During the first week of Brain Camp, a typical day kicks off with a morning lecture and engaging activity or a visit to a working neuroscience lab, followed by a delicious lunch at Brandywine Dining Hall. After lunch, the afternoon session begins with a discussion to introduce the afternoon’s laboratory activities. Campers then spend the afternoon in the CNLM’s dedicated neuroscience education lab. Here, campers embark on a hands-on exploration of neuroscience concepts. They have the opportunity to explore neuroanatomy by dissecting sheep brains and eyes, learn about neuronal activity by recording from (and stimulating!) a cockroach leg, and observe changes in their heart rate (EKG) during a simulated adrenaline rush induced by immersing their hand in ice. They even record from their own brain’s occipital lobe, learning to differentiate between different types of brain waves in on an EEG.



Two middle school students explore how to harness the electrical activity from their own muscles to control a motorized gripper at UCI Brain Camp.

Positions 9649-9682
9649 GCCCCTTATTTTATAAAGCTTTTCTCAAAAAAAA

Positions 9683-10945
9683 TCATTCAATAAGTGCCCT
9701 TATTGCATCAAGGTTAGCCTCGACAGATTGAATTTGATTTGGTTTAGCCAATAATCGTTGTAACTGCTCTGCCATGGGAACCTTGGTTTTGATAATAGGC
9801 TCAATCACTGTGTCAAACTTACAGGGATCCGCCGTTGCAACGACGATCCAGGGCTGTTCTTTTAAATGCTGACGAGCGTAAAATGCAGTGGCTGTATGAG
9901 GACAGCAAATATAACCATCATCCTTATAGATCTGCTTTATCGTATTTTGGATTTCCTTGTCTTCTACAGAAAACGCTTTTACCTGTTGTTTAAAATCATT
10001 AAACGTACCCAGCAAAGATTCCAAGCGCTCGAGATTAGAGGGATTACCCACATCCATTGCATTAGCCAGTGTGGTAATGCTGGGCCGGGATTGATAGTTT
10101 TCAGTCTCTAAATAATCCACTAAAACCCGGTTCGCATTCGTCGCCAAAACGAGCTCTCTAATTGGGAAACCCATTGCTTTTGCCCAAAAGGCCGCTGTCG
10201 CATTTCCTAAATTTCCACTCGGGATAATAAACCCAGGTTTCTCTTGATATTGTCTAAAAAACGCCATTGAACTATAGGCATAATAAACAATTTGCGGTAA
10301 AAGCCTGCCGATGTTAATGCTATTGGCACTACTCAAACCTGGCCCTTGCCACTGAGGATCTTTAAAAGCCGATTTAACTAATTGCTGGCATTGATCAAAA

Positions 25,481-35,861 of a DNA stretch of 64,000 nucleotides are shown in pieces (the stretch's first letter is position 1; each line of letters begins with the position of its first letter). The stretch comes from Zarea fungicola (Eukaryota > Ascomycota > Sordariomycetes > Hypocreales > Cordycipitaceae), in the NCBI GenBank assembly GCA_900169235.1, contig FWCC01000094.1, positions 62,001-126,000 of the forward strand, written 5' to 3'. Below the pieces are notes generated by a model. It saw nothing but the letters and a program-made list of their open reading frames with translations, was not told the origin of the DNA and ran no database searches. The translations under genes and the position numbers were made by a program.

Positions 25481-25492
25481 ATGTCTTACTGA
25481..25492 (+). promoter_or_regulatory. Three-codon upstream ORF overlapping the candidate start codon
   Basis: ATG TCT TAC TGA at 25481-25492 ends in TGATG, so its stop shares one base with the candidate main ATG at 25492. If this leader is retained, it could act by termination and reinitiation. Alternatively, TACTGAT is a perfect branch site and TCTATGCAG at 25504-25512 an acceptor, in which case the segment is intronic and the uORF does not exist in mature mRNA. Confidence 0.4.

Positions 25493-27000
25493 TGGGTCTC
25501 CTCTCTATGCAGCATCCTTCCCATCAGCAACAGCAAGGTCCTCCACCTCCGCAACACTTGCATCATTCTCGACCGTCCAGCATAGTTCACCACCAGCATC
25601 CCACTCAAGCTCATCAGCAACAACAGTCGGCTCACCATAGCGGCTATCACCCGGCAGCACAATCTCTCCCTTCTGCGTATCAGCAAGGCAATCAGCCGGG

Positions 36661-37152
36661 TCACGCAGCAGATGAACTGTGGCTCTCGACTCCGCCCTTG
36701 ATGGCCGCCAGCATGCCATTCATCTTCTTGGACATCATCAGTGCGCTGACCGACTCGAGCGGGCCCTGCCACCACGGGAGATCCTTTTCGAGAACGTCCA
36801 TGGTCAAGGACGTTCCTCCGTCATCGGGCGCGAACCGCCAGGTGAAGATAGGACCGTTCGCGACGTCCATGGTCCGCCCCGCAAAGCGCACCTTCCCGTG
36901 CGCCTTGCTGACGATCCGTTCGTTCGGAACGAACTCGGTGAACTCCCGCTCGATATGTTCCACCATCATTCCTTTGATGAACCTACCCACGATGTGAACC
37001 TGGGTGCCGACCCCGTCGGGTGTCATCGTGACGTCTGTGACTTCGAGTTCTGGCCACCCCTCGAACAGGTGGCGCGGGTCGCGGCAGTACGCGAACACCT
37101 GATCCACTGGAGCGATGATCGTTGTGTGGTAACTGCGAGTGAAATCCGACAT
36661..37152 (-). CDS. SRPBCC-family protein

During the second week, afternoons are dedicated to a different focus - designing and executing experiments in small groups. Campers receive dedicated and focused guidance from their science mentors who help them to refine their hypotheses, hone their experimental design, analyze their data, and practice their presentations. Additionally, UCI Brain Campers participate in a unique workshop by science communication expert Bri McWhorter. With a background that includes a theater degree from UC Berkeley and an MFA in acting from UCI, Bri brings a wealth of experience to her workshops and works with thousands of scientists in all career stages around the country. During the workshop, Bri equips our Brain Campers with valuable skills, teaching them how to overcome nerves, plan a compelling presentation, warm up their bodies for effective delivery, and establish a meaningful connection with their audience.

2023 Brain Camp cohort poses in front of McGaugh Hall with Dr. James McGaugh.